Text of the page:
Teleo Supervised Autonomy merges human and machine operation

Dozers equipped with Teleo move dirt

Teleo is blending machine learning with the skills of human operators to help the construction industry navigate labour shortages.  

When installed on heavy equipment, the company’s new system, Teleo Supervised Autonomy, creates a remote-controlled and semi-autonomous machine.  

Several machines throughout North America have been retrofitted with Teleo Supervised Autonomy and the system is now being deployed on its first jobsites.

“Something that Teleo provides that is quite unique is we retrofit any make or model of machine to create something that operators can work with,” said Vinay Shet, co-founder and CEO of Teleo.

Fully autonomous construction equipment, which doesn’t require any human intervention, is still several years away from becoming reality. Teleo’s system keeps operators involved, having them remotely perform complex tasks that technology cannot yet handle.

“We’re talking about supervised autonomy, not just pure autonomy. The idea is the operator is front and centre, and they get to manage the fleet of machines,” Shet said. 

 “When you blend human operations with the autonomy with the machinery, that is when you build a real product.” 

Addressing the labour shortage

Teleo Supervised Autonomy allows an operator to work from the comfort of a command centre. A key benefit is that the command centre allows one operator to control multiple machines.

“You can put one machine in autonomy mode, so that machine can travel from Point A to Point B. During that time, the operator can switch to another machine and do something else. Suddenly productivity has gone up,” Shet said. 

As well, by transitioning the operator role from the field to a remote command centre, Shet explained Teleo is creating a safe and comfortable work environment, which makes the job more attractive to youth entering the workforce, while also making the job more accessible.

The appeal of working from the command centre, paired with the productivity increase of one operator managing multiple machines, will ease labour issues. 

“There’s a labour shortage across the industry. This is the Number 1 pain point for every customer we speak with,” he said. “They have more work to do than they have people to do that work. People are the bottleneck in that sense.”

Teleo tech

Teleo’s system includes the company’s proprietary software; a universal retrofit kit customized for any machine; a remote command centre to operate the equipment; and a mesh network that offers connectivity on site so the command centre can communicate with the machine. 

The universal retrofit kit is designed to withstand the harsh conditions associated with operating heavy construction equipment. The kit incorporates state-of-the-art sensors such as high dynamic range cameras that can offer high-definition visibility and video footage both day and night. 

“The cool part of the hardware installed on the machines is that it is out of the way. If the operators want to operate in manual mode, they can do so,” Shet explained. “They hit a single switch and go back to manual without any interruption. If they want to go back to Teleo mode, they flip the switch again.”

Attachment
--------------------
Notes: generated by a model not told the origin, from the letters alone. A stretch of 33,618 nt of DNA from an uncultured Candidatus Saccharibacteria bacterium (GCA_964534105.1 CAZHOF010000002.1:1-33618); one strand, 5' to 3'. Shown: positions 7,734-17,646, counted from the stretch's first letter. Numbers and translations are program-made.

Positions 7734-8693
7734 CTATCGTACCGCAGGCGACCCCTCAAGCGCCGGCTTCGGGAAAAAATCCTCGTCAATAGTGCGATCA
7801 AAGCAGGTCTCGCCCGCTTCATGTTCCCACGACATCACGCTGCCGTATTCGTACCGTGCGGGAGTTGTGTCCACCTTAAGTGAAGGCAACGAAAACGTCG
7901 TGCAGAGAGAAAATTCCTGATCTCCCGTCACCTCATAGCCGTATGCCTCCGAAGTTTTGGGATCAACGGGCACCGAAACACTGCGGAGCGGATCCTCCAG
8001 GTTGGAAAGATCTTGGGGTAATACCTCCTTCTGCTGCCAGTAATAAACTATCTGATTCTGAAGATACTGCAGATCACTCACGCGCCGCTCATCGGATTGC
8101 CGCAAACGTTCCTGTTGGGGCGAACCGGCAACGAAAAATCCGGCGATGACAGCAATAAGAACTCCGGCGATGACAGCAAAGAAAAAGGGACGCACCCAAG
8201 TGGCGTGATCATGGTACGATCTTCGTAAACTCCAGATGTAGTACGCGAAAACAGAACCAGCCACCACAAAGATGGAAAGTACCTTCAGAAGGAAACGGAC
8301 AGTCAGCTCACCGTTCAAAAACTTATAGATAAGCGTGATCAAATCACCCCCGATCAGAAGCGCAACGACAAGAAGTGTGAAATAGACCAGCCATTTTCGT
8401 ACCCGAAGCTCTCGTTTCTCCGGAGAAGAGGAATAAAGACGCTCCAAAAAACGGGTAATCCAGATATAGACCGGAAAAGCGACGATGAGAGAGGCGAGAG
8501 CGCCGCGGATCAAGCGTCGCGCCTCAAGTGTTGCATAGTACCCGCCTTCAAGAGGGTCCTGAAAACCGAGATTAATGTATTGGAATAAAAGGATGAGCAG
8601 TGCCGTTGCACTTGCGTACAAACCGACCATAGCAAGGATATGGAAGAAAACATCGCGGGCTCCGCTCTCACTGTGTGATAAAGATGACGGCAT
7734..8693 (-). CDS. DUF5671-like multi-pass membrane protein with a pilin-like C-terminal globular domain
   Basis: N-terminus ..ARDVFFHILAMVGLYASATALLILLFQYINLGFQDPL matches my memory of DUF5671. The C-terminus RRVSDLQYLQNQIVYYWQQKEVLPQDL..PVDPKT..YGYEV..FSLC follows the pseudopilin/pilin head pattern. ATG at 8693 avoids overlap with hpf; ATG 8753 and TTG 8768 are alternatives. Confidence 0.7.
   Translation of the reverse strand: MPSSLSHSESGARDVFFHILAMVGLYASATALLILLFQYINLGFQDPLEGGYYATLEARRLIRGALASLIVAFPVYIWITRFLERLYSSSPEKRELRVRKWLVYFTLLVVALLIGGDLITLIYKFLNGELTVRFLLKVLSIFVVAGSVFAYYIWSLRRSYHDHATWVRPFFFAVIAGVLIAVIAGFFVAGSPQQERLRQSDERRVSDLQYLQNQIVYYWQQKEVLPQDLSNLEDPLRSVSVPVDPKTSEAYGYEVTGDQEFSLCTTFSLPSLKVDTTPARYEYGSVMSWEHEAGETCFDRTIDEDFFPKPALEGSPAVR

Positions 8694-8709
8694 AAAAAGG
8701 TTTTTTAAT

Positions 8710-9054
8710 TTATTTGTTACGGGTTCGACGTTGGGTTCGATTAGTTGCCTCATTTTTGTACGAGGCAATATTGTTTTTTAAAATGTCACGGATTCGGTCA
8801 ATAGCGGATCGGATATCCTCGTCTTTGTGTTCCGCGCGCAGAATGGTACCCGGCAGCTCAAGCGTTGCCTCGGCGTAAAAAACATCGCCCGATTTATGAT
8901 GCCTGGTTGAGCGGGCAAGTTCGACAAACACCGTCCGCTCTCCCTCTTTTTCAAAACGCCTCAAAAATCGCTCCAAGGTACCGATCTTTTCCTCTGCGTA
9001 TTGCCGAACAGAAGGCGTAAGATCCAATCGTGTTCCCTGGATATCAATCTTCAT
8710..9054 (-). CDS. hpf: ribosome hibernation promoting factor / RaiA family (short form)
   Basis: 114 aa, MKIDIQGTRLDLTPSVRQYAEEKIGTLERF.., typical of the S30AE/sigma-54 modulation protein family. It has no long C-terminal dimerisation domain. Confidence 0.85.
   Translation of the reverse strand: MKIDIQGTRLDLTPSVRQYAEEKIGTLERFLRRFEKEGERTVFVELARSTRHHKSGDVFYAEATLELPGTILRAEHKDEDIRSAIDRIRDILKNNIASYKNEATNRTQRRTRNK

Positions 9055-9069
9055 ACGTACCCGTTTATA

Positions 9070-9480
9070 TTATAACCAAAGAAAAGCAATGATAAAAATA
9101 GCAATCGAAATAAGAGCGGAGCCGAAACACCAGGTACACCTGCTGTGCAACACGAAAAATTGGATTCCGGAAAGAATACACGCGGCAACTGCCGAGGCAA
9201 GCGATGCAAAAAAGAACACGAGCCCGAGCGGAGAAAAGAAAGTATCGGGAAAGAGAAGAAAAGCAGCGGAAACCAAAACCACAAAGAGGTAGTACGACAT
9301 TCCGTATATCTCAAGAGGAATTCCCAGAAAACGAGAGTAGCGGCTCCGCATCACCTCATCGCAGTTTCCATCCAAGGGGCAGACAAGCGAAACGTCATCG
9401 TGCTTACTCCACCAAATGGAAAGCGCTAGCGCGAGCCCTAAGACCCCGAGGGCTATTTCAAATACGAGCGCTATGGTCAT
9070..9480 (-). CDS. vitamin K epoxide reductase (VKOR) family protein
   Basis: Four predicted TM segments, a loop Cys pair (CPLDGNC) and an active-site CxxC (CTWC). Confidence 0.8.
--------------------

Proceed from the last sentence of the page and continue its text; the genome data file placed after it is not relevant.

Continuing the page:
So far, Teleo has equipped dozers, wheel loaders and trucks with its system, but the technology is compatible across equipment in the industry, regardless of age or manufacturer.  

“We are able to convert a wide range of machines. The technology is broad and not limited by the machines themselves,” Shet said. 

First in Canada

John Aarts Group, an integrated construction services company based in London, Ontario, is the first company to leverage remote operations to virtually load a concrete plant. A John Deere 624K wheel loader will be retrofitted with Teleo’s technology to remotely load and unload materials in Tillsonburg, Ontario, starting in the second quarter of 2023.

This job usually includes a lot of stop and go work, which results in unproductive time. The Teleo system will increases efficiency allowing operators at John Aarts to focus on higher impact work.

“Our goal with introducing Teleo’s autonomous technology is to further support our team,” said Ryan Aarts, CEO of John Aarts Group.

“There is more work to be done than there are operators, and Teleo is helping us to create opportunities for team members to do more of the meaningful work they like to do. We’ve always been early adopters of technology and we are partnering with Teleo to load our concrete plant because we saw an opportunity to increase efficiency.” 

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Alongside John Aarts Group, Tomahawk, a Florida-based excavation and site development company, and Teichert, a California-based construction and materials company, are some of the first users of Teleo’s technology.  

“We have had two trucks sitting around for 10 months without operators in them,” said Scott Lyons, managing member of Tomahawk Construction. 

“With Teleo, more people will be attracted to this job because they can run trucks from our office and save hours of drive time to and from jobsites.”

Based in California, Teleo was founded in 2019 by Shet and Chief Technology Officer (CTO) Rom Clement, who both led autonomous vehicle teams at Lyft and helped develop Street View and other foundational technologies at Google. 

The company is now expanding globally through a new dealer network, including SMS Equipment in Canada. 

“I had a front row seat to see that while there is a lot of advancement in machine learning and AI, there’s a limit to how far it can go in building a fully finished product,” Shet said.  

“Teleo’s supervised autonomous technology enables companies to realize value now, rather than waiting several years for full autonomy.”

Watch the Teleo system at work here: